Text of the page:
Forty years ago, most Americans considered homosexual activity an abomination and homosexual marriage an impossibility. Now a wide range of U.S. and Canadian citizens are debating whether homosexual marriage may be an idea whose time has come. Appropriately, the Congregation for the Doctrine of the Faith (CDF) has entered the discussion, arguing against recognition of same-sex unions (see “Considerations Regarding Proposals to Give Legal Recognition to Unions between Homosexual Persons,” Origins, August 14, 2003).

In this essay, I want to explore how something unthinkable only a few decades ago has already been legalized in more than a dozen countries. For the record, I am not arguing for homosexual marriages. Frankly, my early life in the pre–Vatican II church, my Jesuit training, and my study of Thomistic philosophy strongly bias me toward what I will call the essentialist mindset. Thus, I prefer clear and distinct ideas, and I lean toward the view that anything less than the best is not good enough. I usually find the Vatican’s moral positions to be intelligently argued. Because of my background, I am predisposed to agree with the church’s approach to homosexual unions. Still, as a priest, I have learned that human life is messy and that the best is often the enemy of the good. That is why over the ages priests have supplemented normative ethics with a “pastoral approach.” At times, that approach has gradually become the norm.

The essentialist mindset that grounds the CDF position clearly defines the nature of sex; from this, it draws unambiguous conclusions about what marriage is and which sexual acts are morally right or wrong. Contrast that to what I will call the postmodern mindset, which relies on categories with fuzzy boundaries and on fallible human wisdom to deal with the ever-changing mix of reality. The first mindset inhabits the realm of the textbook; the second wanders/wonders in the realm of the morning newspaper. Justice Antonin Scalia, in his dissent against the recent Supreme Court decision invalidating Texas’s sodomy laws, noted that, while the law does better with strictly logical thinking, daily life often does better without it.

For the essentialist, the “universe” is well ordered, and there are clear distinctions that must be preserved. In particular, God created the institution of marriage, and so its terms are not open to human modification. Sexual activity is either natural and good, or unnatural and evil. In Scripture, it is abhorrent to God that a woman would wear a man’s clothes. Similarly, it is abhorrent for a man to lie with another man as with woman. In the well-ordered cosmos of Thomas Aquinas, offenses against our biological sexuality are direct offenses against God. For the subsequent tradition, all sexual sins, no matter how small, are judged “objective mortal sins” because they attack God’s design for the survival of the human race.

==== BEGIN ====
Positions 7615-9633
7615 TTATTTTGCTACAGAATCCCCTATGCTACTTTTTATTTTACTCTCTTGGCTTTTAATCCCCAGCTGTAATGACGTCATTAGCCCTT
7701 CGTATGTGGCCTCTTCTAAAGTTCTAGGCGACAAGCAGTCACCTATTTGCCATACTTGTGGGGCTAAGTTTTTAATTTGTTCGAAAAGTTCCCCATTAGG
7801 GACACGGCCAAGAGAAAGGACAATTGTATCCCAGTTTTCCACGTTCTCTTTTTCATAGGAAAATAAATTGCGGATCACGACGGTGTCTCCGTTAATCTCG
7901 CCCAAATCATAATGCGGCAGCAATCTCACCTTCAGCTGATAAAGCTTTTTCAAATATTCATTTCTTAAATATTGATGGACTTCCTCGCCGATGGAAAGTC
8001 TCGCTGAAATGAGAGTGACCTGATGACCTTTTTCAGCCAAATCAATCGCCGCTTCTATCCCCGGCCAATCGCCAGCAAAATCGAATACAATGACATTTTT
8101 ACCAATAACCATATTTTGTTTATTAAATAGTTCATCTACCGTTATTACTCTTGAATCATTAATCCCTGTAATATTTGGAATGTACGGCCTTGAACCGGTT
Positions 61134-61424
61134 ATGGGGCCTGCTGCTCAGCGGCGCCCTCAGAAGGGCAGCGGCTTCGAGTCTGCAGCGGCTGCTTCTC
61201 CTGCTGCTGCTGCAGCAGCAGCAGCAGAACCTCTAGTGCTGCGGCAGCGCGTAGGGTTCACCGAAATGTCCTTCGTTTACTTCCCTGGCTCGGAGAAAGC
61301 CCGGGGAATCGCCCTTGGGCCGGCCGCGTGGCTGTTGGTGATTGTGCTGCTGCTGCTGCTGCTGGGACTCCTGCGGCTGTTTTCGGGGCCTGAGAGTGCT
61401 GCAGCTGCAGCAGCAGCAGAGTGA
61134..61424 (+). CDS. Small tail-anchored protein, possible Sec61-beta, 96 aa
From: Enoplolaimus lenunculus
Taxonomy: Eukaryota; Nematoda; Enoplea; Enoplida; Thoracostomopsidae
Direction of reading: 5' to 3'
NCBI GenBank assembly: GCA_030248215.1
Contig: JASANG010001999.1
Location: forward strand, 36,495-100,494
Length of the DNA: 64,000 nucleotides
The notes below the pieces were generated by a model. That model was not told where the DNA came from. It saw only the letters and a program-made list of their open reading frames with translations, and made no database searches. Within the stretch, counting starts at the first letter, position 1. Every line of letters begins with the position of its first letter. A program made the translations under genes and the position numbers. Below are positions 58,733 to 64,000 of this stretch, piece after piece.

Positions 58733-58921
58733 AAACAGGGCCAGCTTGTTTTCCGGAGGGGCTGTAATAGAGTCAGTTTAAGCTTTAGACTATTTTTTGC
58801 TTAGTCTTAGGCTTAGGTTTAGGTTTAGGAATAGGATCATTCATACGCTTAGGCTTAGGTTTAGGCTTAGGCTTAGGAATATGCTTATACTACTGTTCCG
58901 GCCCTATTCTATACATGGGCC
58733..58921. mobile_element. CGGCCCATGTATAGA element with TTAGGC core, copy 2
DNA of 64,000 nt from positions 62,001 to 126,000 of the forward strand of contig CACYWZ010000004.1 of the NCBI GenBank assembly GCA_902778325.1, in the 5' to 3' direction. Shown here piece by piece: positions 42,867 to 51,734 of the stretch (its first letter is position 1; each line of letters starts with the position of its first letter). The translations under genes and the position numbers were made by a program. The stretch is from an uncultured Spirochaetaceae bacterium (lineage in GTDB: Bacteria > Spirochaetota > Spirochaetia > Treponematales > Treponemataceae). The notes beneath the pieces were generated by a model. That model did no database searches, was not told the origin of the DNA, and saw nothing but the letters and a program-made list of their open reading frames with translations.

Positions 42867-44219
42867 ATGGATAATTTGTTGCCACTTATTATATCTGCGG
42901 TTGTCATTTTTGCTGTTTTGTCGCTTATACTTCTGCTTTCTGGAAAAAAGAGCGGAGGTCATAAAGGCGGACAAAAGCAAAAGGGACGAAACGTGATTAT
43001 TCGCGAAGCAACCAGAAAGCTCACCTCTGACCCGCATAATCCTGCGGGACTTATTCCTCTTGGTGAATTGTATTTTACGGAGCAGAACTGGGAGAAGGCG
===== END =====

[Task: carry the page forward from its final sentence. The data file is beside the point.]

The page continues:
To the postmodern mind, our categories are more or less adequate; they are mental groupings of things for pragmatic purposes. Hence the postmodern mind sees similarities between homosexual and heterosexual unions. By contrast, the CDF sees no connection whatsoever: “There are absolutely no grounds for considering homosexual unions to be in any way similar or even remotely analogous to God’s plan for marriage and family.” To the essentialist, moral evaluations of sexual acts tend to black or white, but to the postmodern mind they are varied in hue and value.

In the fragmented “pluriverse” (to use William James’s term) of the postmodern mind, the world is not well ordered, so we (not God or the cosmic order) must decide, always provisionally, which practices and institutions help us live with one another and flourish. At times, we must submit to the limits of our embodied existence and at other times transcend them. For example, we cannot fly, but we can take an airplane. Biological nature is not definitive.

According to the CDF, homosexual unions deserve strong and unequivocal condemnation because they violate human nature and the common good. According to a postmodern mindset, homosexual unions should perhaps be sanctioned so that homosexual persons too can develop their humanity and make a contribution to society. While the essentialist mind of the CDF says that it is wrong to use principles of respect or nondiscrimination to protect what is in fact immoral, the postmodern mind demands respect for the sexual differences in people.

“Marriage” as traditionally defined means that a man and a woman join their lives sexually and bear children. So simple. But history shows that marriage has always been complicated when it comes to real people living in diverse cultures and ages. Such variations incline the postmodern mind to consider expanding the institution of marriage to include one more variation, namely, the union of two persons of the same sex.

I will consider six overlapping criteria commonly used for deciding what is or is not a “marriage”: (1) male-female differences; (2) reproduction; (3) “unnatural” sex; (4) institutional recognition; (5) purposes of marriage; and (6) parenting. I hope that these considerations will help overcome the mutual incomprehension that divides the essentialist and the postmodern positions.